1953 was a major year for Monroe. She starred in Niagara with Joseph Cotton, Gentlemen Prefer Blondes with Jane Russell and How To Marry a Millionaire alongside Betty Grable and Lauren Bacall. The A List beckoned, though the blossoming star found fame challenging to say the least.
“I am looking for a home to buy and I stopped at this place,” she said, relaying an anecdote to Life. “A man came out and was very pleasant and cheerful, and said, ‘Oh, just a moment, I want my wife to meet you.’ Well, she came out and said, ‘Will you please get off the premises?’” For Marilyn, there were deeper factors at play. “You’re always running into people’s unconscious,” she added.
Antagonism was a feature of her working life, notoriously demonstrated when Tony Curtis compared kissing her to tonsil-hockeying Hitler in Some Like It Hot (1959). Director Billy Wilder worked with Marilyn on The Seven Year Itch 4 years earlier. Wilder respected her but was frustrated by her conduct.
As described by Mental Floss, “Monroe showed up for early rehearsals and was great—when she remembered her lines…. During production, she would show up hours late for work, claiming to have lost her way to the studio. Wilder would have to run 80-plus takes to get one line.”
Away from the glare of the studio lights Marilyn married baseball player Joe DiMaggio, though the relationship lasted a short time. She then married and spent several years with playwright Arthur Miller, who wrote the screenplay for The Misfits. Directed by John Huston in 1961, it became her last completed picture. Personal issues with substances and depression took their toll. Eventually she fell out with 20th Century Fox in the midst of making comedy Something’s Got To Give. The film was finally produced and reworked as Move Over, Darling in 1963 starring Doris Day.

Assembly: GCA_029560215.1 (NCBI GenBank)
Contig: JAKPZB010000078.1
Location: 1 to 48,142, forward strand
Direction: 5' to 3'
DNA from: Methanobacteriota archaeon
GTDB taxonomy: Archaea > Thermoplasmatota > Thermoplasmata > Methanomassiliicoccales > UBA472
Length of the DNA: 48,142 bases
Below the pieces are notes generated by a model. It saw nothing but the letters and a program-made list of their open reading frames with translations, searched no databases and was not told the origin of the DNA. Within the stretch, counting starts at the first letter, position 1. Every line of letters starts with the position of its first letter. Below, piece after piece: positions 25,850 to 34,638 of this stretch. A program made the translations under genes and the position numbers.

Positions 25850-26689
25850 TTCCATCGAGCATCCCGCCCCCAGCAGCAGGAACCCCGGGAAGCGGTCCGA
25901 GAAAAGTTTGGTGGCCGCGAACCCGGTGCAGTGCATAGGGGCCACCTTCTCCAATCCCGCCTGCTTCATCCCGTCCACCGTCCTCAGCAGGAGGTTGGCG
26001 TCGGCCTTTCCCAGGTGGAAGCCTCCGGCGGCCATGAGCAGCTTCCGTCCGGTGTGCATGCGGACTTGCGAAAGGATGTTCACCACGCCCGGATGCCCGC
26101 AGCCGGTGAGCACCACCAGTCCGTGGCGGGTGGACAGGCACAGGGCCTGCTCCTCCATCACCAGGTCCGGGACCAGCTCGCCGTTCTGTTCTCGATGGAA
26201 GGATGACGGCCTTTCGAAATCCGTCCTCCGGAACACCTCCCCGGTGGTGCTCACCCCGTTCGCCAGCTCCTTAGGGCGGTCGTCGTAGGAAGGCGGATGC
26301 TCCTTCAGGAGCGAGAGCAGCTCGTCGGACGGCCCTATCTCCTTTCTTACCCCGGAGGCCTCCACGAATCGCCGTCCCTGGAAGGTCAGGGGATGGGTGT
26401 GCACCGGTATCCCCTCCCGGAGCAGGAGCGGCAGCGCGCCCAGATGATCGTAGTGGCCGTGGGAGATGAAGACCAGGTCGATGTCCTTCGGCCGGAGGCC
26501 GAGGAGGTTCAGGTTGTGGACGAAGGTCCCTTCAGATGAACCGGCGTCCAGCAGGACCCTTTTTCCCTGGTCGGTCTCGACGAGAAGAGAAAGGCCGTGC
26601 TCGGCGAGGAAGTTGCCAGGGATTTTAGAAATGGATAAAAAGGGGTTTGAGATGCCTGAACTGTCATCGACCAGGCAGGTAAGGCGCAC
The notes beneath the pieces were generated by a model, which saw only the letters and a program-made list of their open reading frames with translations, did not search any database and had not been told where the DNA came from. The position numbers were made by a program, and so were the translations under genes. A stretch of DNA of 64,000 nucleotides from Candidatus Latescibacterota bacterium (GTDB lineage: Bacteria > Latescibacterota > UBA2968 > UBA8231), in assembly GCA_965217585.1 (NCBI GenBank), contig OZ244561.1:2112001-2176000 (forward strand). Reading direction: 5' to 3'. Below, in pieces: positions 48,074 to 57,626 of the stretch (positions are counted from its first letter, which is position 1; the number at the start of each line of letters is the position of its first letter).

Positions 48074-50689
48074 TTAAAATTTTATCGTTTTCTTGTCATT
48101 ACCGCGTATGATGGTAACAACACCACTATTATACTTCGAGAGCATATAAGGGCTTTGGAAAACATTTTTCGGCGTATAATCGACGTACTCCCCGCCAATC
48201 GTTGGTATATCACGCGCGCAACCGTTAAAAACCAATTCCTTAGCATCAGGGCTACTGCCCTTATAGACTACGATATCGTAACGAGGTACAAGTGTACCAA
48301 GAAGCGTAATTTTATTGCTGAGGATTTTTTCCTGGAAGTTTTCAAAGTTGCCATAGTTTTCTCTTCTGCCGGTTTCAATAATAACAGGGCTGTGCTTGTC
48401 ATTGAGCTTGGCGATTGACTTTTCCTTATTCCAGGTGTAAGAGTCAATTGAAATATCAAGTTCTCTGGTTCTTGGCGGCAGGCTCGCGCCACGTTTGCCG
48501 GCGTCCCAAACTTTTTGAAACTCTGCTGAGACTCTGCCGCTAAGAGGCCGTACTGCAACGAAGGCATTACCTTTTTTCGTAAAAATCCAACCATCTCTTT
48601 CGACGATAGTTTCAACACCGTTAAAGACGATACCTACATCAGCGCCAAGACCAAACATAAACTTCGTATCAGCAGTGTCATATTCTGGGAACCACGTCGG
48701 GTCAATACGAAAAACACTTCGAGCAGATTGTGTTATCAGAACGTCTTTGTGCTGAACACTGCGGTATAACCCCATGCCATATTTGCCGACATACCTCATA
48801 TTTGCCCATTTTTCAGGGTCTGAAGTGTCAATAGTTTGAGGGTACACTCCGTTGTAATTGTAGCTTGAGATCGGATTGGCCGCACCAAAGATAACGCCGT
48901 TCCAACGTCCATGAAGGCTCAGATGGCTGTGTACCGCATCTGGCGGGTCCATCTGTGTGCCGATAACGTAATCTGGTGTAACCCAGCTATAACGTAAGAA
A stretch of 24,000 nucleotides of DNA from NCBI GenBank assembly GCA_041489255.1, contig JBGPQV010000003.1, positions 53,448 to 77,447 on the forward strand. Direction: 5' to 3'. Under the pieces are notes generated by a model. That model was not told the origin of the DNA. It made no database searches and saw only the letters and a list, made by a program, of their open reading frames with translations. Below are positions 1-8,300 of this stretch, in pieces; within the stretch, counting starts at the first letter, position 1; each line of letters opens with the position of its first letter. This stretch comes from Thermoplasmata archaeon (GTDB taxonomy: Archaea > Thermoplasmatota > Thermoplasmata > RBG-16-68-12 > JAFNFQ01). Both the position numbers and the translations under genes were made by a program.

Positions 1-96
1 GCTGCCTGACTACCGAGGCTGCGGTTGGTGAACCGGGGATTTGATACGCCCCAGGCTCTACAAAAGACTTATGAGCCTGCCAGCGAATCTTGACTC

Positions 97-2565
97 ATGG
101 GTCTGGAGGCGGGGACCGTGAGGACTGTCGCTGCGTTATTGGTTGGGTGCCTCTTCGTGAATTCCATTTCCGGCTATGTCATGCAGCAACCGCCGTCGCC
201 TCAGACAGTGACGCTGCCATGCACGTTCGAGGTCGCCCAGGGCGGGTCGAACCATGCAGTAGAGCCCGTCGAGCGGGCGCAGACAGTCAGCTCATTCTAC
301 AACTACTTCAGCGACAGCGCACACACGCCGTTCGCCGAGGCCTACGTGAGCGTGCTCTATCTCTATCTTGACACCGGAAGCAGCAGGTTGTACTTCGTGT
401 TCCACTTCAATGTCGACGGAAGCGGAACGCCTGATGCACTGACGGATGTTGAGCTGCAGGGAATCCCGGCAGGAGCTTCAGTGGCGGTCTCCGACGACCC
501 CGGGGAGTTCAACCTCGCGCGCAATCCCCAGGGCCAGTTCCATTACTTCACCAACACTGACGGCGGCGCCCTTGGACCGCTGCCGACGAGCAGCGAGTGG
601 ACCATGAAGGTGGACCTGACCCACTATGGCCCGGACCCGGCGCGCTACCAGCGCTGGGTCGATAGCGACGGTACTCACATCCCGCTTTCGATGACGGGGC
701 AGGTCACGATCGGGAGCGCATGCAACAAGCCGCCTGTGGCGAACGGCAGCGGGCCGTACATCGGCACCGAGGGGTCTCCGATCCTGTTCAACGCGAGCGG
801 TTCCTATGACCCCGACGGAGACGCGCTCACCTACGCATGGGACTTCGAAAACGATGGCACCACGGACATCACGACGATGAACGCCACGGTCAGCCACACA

Fox patched things up with Marilyn, but not before a painful legal battle over her supposedly erratic behavior. There were projects in the offing… sadly these never came to fruition.
Marilyn Monroe was discovered lifeless in bed in 1962 at the age of just 36. The cause is thought to be barbiturates but some believe it was at the hands of powerful individuals who wished to silence Marilyn. Her reported association with establishment figures such as JFK was one factor driving the theory.
Her legacy is that of an ambitious and much-loved screen presence, who inspired generations with that distinctive look and showbiz persona. She posed for Playboy as its first issue centerfold, yet her view of what constituted a romantic symbol was perhaps surprising.
“I feel that beauty and femininity are ageless and can’t be contrived,” she told Life. The magazine also published studio-sanctioned shots of her wearing nothing in a pool for Something’s Got To Give, the first time a big name had posed that way.
She went on to remark, “glamour, although the manufacturers won’t like this, cannot be manufactured. Not real glamour; it’s based on femininity. I think that sexuality is only attractive when it’s natural and spontaneous. This is where a lot of them miss the boat.”
Marilyn certainly got on the boat. It was a troubled voyage, but her love of the public and determination to succeed meant she achieved so much in a relatively brief time.